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The Echo
Taylor University, Upland, IN
Monday, June 24, 2024
The Echo

Kerr describes music department impact

From music student to music teacher

Senior music education major, Abigail Kerr, was in the middle of teaching a music lesson to her elementary-aged class, when a student turned to her and said, “Miss Kerr, last night my mom lost 37 teeth.”

She could not help but giggle to herself at the hilarity and irrelevance of this comment.

“I just find joy in (student teaching) every single day, just like the crazy things that the students will say,” Kerr said. “You literally never know what’s going to come out of someone’s mouth.”

Kerr is currently in the process of completing her student teaching and hopes to become an elementary music teacher after graduating this spring.

Her time at Taylor, more specifically within the music department, has been extremely positive and life-giving to her.

She has been actively involved with several musical activities such as chorale and “Sounds,” participating as member and leading as a chorale officer. 

The music department at Taylor is one of the smallest departments in the university, which for Kerr, has been a blessing in many ways, especially relationally.

“It’s just a really tight-knit group of people,” Kerr said. “They’re my family, which is cheesy, but it’s true.”

Kerr explained that many of her closest friends have been made through participation in music classes and music-related activities at Taylor.

Not only are the students within the department close with each other, but that closeness extends to their music professors.

“I just feel like the professors are more than my professors,” Kerr said. “They kind of just feel like my friends. I feel comfortable talking to them, they know when I’m having a bad day, they give me great advice and are also really good at what they do.”

Kerr mentioned two particular professors who have had a big impact on her life: Assistant Professor of Music Loralee Songer and Assistant Professor of Music Choral Ensembles Reed Spencer.

Songer pushes Kerr to be her best during their one-on-one voice lesson sessions. She feels as though Songer understands and knows her very well which allows her to know what Kerr’s limitations are.

Spencer came to Taylor during Kerr’s sophomore year and greatly impacted the way she views music and the chorale. 

“He’s a great listener and I know just that he really cares,” Kerr said. “He just is a really overall great person and shows that to not just me, but the whole chorale and whole music department.”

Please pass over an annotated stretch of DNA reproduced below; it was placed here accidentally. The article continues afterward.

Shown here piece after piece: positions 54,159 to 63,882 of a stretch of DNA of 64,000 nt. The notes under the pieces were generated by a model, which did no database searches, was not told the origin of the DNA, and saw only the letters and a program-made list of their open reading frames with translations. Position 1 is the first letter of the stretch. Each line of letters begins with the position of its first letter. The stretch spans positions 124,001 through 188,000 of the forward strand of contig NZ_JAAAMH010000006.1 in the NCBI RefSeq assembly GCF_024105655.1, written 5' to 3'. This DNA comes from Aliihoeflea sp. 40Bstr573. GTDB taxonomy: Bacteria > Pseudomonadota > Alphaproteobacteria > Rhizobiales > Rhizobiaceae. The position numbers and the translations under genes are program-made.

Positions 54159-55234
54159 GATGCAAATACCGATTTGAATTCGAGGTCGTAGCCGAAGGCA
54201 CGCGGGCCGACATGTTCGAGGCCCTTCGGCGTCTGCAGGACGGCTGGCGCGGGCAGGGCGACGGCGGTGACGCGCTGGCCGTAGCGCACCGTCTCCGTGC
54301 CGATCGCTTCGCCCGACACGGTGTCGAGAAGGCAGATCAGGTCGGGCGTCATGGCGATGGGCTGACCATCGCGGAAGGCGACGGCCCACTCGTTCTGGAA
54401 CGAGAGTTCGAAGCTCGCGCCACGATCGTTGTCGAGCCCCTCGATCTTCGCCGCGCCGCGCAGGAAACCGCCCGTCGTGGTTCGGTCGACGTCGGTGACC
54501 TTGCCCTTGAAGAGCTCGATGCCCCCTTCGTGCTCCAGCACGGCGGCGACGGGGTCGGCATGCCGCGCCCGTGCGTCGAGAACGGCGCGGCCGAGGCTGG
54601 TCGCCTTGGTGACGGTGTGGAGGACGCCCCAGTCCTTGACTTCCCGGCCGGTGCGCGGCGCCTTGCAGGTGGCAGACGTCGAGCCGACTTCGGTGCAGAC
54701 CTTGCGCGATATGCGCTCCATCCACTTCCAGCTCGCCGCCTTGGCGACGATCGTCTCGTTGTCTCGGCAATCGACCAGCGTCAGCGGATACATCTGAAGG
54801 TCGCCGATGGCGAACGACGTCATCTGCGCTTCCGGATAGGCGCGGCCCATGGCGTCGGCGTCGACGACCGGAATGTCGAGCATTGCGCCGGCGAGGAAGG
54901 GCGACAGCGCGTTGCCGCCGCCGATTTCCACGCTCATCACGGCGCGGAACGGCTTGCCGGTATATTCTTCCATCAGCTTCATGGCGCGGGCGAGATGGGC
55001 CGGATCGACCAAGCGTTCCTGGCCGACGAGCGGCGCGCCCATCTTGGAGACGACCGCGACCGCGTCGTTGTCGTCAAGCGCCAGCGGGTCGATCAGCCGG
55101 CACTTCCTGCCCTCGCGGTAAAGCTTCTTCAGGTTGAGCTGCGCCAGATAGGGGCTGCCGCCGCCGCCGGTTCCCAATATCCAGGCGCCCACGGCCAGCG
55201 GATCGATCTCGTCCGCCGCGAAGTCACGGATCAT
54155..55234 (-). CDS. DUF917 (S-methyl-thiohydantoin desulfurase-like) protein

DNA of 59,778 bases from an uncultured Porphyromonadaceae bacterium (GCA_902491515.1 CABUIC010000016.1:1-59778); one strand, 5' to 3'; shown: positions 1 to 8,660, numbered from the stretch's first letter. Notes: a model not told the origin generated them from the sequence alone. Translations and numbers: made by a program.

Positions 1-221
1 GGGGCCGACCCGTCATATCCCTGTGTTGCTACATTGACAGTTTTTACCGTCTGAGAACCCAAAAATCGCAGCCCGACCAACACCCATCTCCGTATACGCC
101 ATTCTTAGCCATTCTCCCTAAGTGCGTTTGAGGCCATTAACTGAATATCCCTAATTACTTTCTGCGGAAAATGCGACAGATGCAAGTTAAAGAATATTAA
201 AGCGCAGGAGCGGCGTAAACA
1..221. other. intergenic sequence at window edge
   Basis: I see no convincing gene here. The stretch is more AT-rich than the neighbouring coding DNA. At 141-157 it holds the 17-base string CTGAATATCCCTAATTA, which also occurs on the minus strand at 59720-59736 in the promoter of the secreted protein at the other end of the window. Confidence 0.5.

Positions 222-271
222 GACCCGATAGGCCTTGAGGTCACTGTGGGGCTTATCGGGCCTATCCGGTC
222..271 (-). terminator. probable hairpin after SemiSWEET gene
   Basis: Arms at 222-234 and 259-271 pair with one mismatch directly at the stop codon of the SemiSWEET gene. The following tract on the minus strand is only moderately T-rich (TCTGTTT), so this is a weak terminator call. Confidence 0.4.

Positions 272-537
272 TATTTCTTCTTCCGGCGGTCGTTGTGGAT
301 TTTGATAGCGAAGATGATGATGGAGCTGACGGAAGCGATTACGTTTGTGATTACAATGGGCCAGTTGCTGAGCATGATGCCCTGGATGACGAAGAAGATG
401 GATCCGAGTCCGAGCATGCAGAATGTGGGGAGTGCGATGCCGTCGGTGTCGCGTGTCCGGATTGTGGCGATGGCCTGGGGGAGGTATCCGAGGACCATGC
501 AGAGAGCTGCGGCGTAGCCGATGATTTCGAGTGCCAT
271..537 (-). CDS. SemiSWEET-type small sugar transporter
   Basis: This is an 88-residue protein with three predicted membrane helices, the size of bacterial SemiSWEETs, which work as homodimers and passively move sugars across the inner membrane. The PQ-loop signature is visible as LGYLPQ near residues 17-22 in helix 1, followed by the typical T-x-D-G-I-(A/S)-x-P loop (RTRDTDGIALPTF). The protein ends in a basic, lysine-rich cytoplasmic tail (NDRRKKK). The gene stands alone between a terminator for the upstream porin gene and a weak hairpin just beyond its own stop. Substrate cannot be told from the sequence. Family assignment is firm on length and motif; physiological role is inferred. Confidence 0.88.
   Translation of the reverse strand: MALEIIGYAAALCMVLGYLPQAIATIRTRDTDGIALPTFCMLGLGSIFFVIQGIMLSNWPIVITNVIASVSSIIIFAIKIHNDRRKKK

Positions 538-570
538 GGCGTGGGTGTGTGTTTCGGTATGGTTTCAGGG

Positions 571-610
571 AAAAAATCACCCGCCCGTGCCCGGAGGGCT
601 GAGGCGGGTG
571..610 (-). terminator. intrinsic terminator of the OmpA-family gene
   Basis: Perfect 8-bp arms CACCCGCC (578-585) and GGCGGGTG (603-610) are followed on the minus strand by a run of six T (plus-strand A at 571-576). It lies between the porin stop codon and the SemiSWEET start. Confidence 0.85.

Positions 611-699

Although Kerr has a lot of love and appreciation for her professors and for her major, the work can be demanding and challenging at times.

Music department majors must complete a lot of practice on top of other homework students may have. In addition, Kerr’s chorale participation filled up her schedule even more.

“Being a music ed major basically means I’m double majoring,” Kerr said. “So, I’m majoring in music and in education which are both very demanding majors.”

Kerr has taken a full load of classes every semester and has even taken as many as 22 credits in a single semester. The demanding nature of her major has left her exhausted and overwhelmed at times, but overall, Kerr feels blessed and challenged by her music department family.

The music department has been pivotal for Kerr and her future career as a music teacher, but music has been a part of her life for much longer than just her time at Taylor.

Growing up in Augusta, Illinois, Kerr would constantly record herself singing. She then joined her school’s band in 5th grade and in 6th grade, the choir.

In high school, she participated in several musical activities including theater and choir and even played Cinderella in her school’s musical production of “Cinderella.”

Music has simply always played a major role in her life, and she wouldn’t have it any other way.

“Even if I don’t want to express my emotions, I can do that through music,” Kerr said. “I think music can be used in a healing way; it’s just super powerful.”

As a student music teacher at Eaton Elementary and Albany Elementary, Kerr has been able to put everything she has learned into practice.

The transition from being a full-time student to becoming a full-time student teacher has been challenging, but rewarding for her.

“In our education classes we talk a lot about relationships with our students and how the teacher-student relationship is super important,” Kerr said. “I see that every single day, just how important that teacher-student relationship is. Who cares if you don’t get through the content for the day, as long as your students know that you’re there and that you love them and care for them.”

She hopes that relationships will continue to form and grow throughout her teaching.

Kerr recently finished student teaching for two different elementary schools totaling around 600 students. She taught seven classes each day and was encouraged by her teachers to do a lot of work on her own.

She will now begin teaching middle and high school music at Eastbrook middle and high school, where she hopes to establish more relationships and spread more love and appreciation for music while teaching it.

“Singing and dancing with (my students) all day long has been so much fun,” Kerr said. “Obviously I’m exhausted when I get home, but by the morning, I’m ready to do it all again.”